Culture

Underground radar reflects history of Turkiye’s ancient city of Becin

Underground radar, drone-assisted digitization studies to open new horizons, says head of excavation team

Volkan Yildiz   | 18.01.2022
Underground radar reflects history of Turkiye’s ancient city of Becin

MUGLA, Turkiye 

An underground radar and a drone shed light on history in Turkiye’s ancient city of Becin, which is on the UNESCO World Heritage Tentative List.

Artifacts have been unearthed during the excavations in the Becin Ancient City, which was the capital of the Menteseogullari Principality in the 13th and 14th centuries and is located in the Milas district of Turkiye's Aegean Mugla province.

Underground radar and drones are also used in archaeological studies in the ancient city, which is one of the special places with traces of Anatolian history.

The radar helps take underground X-rays of some parts of the historical area, and the ancient city is transferred to the digital environment through the help of drones.

Kadir Pektas, the head of the excavation team and a professor at Istanbul Medeniyet University, told Anadolu Agency that they carried out an intense program through excavations, restorations, and other scientific research last year.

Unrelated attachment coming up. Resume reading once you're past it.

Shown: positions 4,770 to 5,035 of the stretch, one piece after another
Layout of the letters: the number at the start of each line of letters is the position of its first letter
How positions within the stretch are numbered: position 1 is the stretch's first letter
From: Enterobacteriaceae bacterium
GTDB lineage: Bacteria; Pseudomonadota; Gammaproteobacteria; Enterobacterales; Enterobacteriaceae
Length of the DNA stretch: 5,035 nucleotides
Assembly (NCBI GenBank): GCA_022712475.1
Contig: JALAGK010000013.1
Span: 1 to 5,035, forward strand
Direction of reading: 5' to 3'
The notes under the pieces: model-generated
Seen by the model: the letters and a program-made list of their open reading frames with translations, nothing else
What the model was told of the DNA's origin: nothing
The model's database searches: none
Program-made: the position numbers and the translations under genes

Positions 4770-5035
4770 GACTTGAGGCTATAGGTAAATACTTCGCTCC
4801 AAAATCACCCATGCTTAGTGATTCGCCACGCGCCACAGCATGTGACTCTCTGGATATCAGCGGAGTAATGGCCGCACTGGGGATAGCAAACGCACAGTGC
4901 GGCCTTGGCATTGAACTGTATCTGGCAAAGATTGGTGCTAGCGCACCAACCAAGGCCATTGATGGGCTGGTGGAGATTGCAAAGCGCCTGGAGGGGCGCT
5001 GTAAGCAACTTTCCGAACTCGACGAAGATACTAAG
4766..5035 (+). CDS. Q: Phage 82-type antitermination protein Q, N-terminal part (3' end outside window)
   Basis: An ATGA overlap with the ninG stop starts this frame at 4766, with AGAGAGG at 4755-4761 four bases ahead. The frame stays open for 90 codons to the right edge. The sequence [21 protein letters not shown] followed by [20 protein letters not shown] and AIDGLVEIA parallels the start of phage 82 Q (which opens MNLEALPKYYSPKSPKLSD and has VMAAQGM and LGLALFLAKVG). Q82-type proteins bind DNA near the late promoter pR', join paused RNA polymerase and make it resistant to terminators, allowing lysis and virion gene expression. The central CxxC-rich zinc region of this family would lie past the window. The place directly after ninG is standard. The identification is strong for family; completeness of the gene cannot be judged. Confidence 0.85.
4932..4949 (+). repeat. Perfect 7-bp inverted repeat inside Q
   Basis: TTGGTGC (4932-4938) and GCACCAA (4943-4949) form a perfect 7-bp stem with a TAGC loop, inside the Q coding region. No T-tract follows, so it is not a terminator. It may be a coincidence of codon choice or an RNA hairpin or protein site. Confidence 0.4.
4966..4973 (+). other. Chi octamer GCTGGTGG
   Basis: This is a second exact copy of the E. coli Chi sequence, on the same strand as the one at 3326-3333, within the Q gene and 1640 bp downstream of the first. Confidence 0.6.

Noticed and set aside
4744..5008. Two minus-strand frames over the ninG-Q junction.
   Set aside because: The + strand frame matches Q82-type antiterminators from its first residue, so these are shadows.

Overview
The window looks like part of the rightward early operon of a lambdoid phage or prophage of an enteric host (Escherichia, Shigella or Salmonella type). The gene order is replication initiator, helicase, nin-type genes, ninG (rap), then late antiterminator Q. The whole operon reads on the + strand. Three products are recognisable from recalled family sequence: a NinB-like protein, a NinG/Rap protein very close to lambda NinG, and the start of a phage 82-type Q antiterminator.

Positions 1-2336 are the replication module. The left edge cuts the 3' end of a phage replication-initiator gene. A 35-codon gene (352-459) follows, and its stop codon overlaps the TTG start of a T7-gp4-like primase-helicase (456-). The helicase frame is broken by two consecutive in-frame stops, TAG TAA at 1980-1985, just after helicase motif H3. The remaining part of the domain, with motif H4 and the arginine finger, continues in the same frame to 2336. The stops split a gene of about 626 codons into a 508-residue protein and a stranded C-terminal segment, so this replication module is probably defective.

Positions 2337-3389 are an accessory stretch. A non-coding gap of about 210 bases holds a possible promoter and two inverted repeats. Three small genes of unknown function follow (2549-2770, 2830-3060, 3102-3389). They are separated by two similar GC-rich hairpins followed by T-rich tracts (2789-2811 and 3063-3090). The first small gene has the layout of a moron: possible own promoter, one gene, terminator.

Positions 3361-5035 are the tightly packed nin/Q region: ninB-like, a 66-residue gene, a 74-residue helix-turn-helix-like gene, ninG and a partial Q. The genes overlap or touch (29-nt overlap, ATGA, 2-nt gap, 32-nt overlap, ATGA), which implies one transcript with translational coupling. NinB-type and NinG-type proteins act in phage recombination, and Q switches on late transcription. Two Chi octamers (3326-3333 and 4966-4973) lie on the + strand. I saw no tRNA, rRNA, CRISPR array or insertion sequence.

Stressing that they can carry out much more accurate excavation and scientific studies with the data obtained through digitization, Pektas said: "Underground radar and drone-assisted digitization studies will open new horizons in the ancient city of Becin."

There are about 30 historical buildings in the ancient city that are built on a high plateau overlooking Mugla's Milas Plain, Pektas noted, saying Becin is a unique place with its flora and fauna along with its cultural assets.

Iskender Dolek, an academic at Turkiye's Mus Alparslan University, said the studies in the ancient city will also support the creation of an up-to-date database of excavations.

“We are performing 3D scanning with a drone with special software. The data to be obtained is very important for sound excavations and revealing the past and present of the ancient city. The data will guide the future of archeology studies here,” Dolek added.

* Writing by Gozde Bayar in Ankara.

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